When Is It Legal For The Cops To Shoot You As You're Running Away?

Photo: Chuck Burton/AP Images.
The horrific video released Tuesday of a white South Carolina police officer shooting an unarmed Black man following a traffic stop is almost incomprehensibly gruesome. It is also an anomaly, a piece of visual evidence so clear and awful that the North Charleston police had no choice but to arrest officer Michael Slager for the murder of Walter Scott. Now, less than 24 hours after the video was released to the public, Slager has been fired and currently sits in jail, and both the city's police chief and mayor have expressed outrage. 

But, as Chris Stewart, the lawyer for Scott’s family, said in a news conference Tuesday, “What happened today doesn't happen all the time." He added, "What if there was no video, what if there was no witness?... Then this wouldn't have happened."

As Stewart pointed out, until the video — taken by an unidentified bystander — was released, the story of Scott’s death was that Slager shot him after a struggle for the officer’s taser. It’s all too familiar: a dead man, an officer who claimed there was a struggle for a weapon, and evidence that the unarmed dead man had been shot in the back. Had that gone unchallenged, would Slager have walked free? Probably. It's not illegal under U.S. law for the police to shoot someone who's running away, as long as they think he poses a threat.

The Supreme Court ruled in 1985 that a police officer cannot shoot a fleeing suspect unless he or she has reason to believe the individual “poses a significant threat of death or serious physical injury to the officer or others.”

But, when only one person survives the encounter, we're left with just the officer's word, and whether or not the deceased "posed a significant threat" — or even if the cop just thought he did — is open to interpretation.

"The law makes it clear the police can't use deadly force against a person who is running away" if that person is not a threat, Ezekiel Edwards, director of the Criminal Law Reform Project at the American Civil Liberties Union, told Refinery29. "But, the law does give great deference to police officers’ claims of physical fear and narratives that justify the amount of force necessary in a particular situation, and consistently provides legal cover to police force that is, in fact, excessive and unreasonable."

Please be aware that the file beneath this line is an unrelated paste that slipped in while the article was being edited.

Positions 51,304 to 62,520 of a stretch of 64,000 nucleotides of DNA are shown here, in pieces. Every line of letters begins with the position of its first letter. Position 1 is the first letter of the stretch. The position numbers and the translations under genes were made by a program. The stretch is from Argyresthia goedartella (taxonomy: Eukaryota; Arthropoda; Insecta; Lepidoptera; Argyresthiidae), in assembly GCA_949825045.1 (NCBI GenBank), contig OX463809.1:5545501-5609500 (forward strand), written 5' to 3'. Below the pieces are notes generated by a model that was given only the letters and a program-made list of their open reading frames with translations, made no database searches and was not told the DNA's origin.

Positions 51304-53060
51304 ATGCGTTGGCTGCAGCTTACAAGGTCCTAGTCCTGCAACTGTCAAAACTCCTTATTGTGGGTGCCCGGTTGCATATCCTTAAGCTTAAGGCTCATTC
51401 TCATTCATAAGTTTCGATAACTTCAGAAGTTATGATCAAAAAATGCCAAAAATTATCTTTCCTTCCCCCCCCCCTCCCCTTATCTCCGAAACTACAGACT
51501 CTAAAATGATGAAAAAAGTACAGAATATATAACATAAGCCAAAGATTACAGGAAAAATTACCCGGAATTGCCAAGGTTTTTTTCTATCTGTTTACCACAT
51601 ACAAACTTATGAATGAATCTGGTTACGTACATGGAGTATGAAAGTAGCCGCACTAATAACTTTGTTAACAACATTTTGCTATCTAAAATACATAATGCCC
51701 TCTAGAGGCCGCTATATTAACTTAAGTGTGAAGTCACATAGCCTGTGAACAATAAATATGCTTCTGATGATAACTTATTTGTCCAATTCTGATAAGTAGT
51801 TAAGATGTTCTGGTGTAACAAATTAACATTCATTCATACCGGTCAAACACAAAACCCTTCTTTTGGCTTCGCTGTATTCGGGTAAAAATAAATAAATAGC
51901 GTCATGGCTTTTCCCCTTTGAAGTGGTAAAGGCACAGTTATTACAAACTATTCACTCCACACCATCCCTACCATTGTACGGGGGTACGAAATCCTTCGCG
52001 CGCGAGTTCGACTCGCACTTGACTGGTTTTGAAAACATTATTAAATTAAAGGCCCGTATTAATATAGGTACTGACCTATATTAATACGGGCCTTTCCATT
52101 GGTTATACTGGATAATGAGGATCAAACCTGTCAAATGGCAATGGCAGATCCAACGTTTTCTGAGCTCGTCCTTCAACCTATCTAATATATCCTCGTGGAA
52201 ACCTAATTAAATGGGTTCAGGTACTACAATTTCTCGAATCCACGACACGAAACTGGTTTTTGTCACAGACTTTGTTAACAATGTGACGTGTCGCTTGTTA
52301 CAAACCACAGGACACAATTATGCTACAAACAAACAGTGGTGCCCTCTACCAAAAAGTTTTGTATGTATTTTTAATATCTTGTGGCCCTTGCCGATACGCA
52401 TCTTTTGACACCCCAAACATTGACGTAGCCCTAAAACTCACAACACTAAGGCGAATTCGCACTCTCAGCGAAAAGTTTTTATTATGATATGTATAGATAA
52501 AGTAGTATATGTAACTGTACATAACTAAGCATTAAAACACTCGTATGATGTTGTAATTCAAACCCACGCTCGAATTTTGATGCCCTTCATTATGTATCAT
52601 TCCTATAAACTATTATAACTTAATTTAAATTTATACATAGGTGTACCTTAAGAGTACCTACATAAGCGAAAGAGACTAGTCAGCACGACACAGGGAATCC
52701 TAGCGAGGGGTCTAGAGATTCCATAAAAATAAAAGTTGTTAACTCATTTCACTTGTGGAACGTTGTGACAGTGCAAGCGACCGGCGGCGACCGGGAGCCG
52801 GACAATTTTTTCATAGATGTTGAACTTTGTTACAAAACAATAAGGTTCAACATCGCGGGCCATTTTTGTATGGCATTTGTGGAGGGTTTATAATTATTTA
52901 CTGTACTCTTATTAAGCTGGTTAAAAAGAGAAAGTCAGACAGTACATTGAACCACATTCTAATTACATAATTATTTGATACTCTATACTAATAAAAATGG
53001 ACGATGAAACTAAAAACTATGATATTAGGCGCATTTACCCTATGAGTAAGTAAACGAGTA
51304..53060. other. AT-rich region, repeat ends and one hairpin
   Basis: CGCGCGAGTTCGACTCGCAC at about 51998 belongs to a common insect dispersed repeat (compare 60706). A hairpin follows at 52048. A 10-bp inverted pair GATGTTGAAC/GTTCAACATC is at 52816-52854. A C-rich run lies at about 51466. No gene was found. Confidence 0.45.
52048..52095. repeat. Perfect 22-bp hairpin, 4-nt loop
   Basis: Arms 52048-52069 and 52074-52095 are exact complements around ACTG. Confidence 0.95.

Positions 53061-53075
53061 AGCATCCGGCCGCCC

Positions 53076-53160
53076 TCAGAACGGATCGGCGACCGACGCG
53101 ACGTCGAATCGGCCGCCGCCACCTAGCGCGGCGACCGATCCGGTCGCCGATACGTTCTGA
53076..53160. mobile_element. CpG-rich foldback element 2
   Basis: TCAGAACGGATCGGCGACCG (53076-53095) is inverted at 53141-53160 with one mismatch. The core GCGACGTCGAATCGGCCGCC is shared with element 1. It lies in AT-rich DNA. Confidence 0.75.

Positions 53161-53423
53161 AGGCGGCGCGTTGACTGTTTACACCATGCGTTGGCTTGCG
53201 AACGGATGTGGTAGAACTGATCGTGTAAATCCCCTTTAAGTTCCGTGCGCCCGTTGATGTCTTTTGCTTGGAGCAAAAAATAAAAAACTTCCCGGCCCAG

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Put another way: Cops often get the benefit of the doubt in these cases. According to a report by Charleston’s Post and Courier, there have been more than 200 police shootings in South Carolina in the past five years, and nearly all of them were deemed justified. There is no way to know if they actually were. As The New York Times reported, there is no requirement that police departments release information on their use of force.

Even when these encounters are recorded, convictions are rare: At least three recent cases were caught on tape and still didn't lead to convictions. The killings of 12-year-old Tamir Rice, Ohio Walmart shopper John Crawford III, and Staten Island grandfather Eric Garner exposed how severely police reports can differ from reality. Months after the video surfaced of police killing Tamir Rice and arresting his sister, the case still has not gone to a grand jury.

One proposed solution to the lack of police accountability is to outfit officers with body cameras. On Wednesday, TheWashington Post reported, North Charleston Mayor Keith Summey announced that patrol officers would be given body cameras. If police officers record their interactions with suspects, the reasoning goes, there will be fewer conflicting narratives. But, as many activists point out, adding cameras alone will not change attitudes of impunity or erase bias. 

"There is a lot that departments should and are doing to avoid situations like these," said the ACLU's Edwards, everything from teaching de-escalation techniques, to identifying cops with histories of excessive force earlier, to overhauling how police enforce low-level offenses like the broken tail light that led to Scott's death.

Ordering major policy changes could help reduce the number of unjustified killings, but as the Justice Department's probe into Michael Brown's death and policing in Ferguson, MO found, institutional biases leave communities of color under threat, with virtually no recourse when a killing occurs without a video as clear and sickening as the one of Slager shooting Walter Scott.
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